Millions of Facebook (NASDAQ: FB) users in Africa likely don't know that the app is connected to the Internet, according to a recent survey by Geopoll. In Nigeria, 9% of Facebook users claimed that they did not use the Internet, while 65% agreed with the statement that "Facebook is the Internet."
Those figures explain why Facebook is expanding into the African market. Let's take a look at Facebook's three key things investors should know about that push.
1. Africa's Internet usage, by the numbers
Facebook hit 100 million monthly active users (MAUs) in Africa last September, with 80% logging in from mobile devices. That total is just a fraction of Facebook's 1.39 billion MAUs at the end of 2014, but it represents nearly half of all African Internet users.
Africa only had an average Internet penetration rate of 26.5% last year, according to Internet World Stats. The U.N. Broadband Commission recently found that eight of the ten countries with the lowest levels of Internet availability in the world (less than 2%) are in sub-Saharan Africa.
However, the U.N. report also estimates that 50% of Internet users in Africa will be online by 2017. By comparison, 87.7% of people in North America, 70.5% of people in Europe, and 34.7% of people in Asia were connected to the Internet last year.
2. Subsidizing the African Internet
To tap into that growth, Facebook launched Internet.org, an alliance which helps users in developing countries access basic web apps for free. Samsung, Ericsson, MediaTek, Microsoft, Opera Software, Reliance, and Qualcomm are all part of that alliance.
In Zambia, which only has an Internet penetration rate of 15%, Facebook launched Internet.org for Airtel subscribers last August. The app offers free connectivity to apps like Facebook, Google (NASDAQ:GOOG) (NASDAQ:GOOGL) Search, AccuWeather, and Wikipedia.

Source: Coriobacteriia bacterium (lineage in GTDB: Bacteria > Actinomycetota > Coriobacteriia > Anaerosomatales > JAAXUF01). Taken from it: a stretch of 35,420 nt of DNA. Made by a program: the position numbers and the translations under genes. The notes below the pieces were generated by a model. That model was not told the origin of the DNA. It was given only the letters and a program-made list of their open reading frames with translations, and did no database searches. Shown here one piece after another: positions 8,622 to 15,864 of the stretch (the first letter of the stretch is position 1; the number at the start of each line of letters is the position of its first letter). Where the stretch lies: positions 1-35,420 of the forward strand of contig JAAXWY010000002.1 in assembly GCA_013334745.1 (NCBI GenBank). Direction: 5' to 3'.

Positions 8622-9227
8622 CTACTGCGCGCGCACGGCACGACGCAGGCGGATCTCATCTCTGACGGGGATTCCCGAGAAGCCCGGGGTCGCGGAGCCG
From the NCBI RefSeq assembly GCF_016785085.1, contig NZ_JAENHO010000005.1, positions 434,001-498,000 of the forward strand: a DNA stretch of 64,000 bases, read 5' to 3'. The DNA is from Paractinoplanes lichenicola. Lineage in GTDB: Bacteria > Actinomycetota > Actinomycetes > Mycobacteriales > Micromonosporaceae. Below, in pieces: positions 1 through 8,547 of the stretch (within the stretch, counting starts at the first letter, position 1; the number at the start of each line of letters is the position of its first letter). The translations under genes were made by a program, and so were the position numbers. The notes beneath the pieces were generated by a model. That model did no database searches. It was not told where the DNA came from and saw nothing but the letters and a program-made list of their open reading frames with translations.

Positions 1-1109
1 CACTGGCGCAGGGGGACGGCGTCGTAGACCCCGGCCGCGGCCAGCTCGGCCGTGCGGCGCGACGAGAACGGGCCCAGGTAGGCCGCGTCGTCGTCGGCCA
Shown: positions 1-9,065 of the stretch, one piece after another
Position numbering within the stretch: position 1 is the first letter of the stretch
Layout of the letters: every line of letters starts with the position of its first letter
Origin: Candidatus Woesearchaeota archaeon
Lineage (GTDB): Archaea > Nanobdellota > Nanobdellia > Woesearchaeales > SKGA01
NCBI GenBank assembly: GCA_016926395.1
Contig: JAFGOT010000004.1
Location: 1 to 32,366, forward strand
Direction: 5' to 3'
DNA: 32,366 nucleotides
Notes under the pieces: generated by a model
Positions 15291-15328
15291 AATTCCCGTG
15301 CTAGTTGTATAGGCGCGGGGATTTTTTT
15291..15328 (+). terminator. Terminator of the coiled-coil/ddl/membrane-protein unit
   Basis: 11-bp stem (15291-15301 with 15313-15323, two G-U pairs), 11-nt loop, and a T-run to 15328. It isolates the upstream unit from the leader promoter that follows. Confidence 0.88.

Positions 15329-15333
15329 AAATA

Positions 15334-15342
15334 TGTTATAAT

Many African mobile users access Facebook from feature phones tethered to wireless plans with restrictive data caps. Facebook's strategy is simple: to subsidize those data plans before the majority of the population connects to the Internet. As a result, users across Africa "grow up" on Facebook and recognize it as the top social network. Moreover, subsidies can be partially offset by sales of Facebook ads across Africa.
However, Internet.org has been harshly criticized by proponents of net neutrality, who claim that the alliance gives partner apps an unfair advantage over non-participating developers. CEO Mark Zuckerberg rebutted those claims by stating that the alliance was "not stopping anyone from joining."
3. Rethinking online ads
To advertise in Africa, Facebook is changing its mobile ad strategy on feature phones.
An innovative solution, which Facebook initially tested in India, allows ad campaigns to be run like missed calls. Marketers send a "missed call" signal to users, which displays an advertising message instead of a phone number. Those signals can be sent back and forth without consuming data.
When users click on those ads, they send another missed call signal to the advertisers, who subsequently call back with information or product offers. According to Facebook, this low-data usage approach has proven successful in India, and is now being expanded to Africa. Facebook also allows advertisers to customize certain ads for various connection speeds.
Facebook's not the only one
Facebook isn't the only company which has noticed the potential of subsidizing data plans in developing markets. Google has been trying to deliver Internet access to developing nations with weather balloons and satellites since 2013.
The goal is the same -- to instill dependence on Google's ecosystem among developing nation users early on. In response to Google's balloons and satellites, Facebook unveiled grand plans to test 747-sized Internet drones later this year.
For now, Facebook and Google's efforts to expand the Internet to Africa and other developing markets won't generate much revenue. But in a decade, these early initiatives could seem brilliant as the two companies respectively become synonymous with social networking and Internet search in these growing markets.
Leo Sun owns shares of Facebook. The Motley Fool recommends Facebook, Google (A shares), and Google (C shares). The Motley Fool owns shares of Facebook, Google (A shares), Google (C shares), and Qualcomm. Try any of our Foolish newsletter services free for 30 days. We Fools may not all hold the same opinions, but we all believe that considering a diverse range of insights makes us better investors. The Motley Fool has a disclosure policy.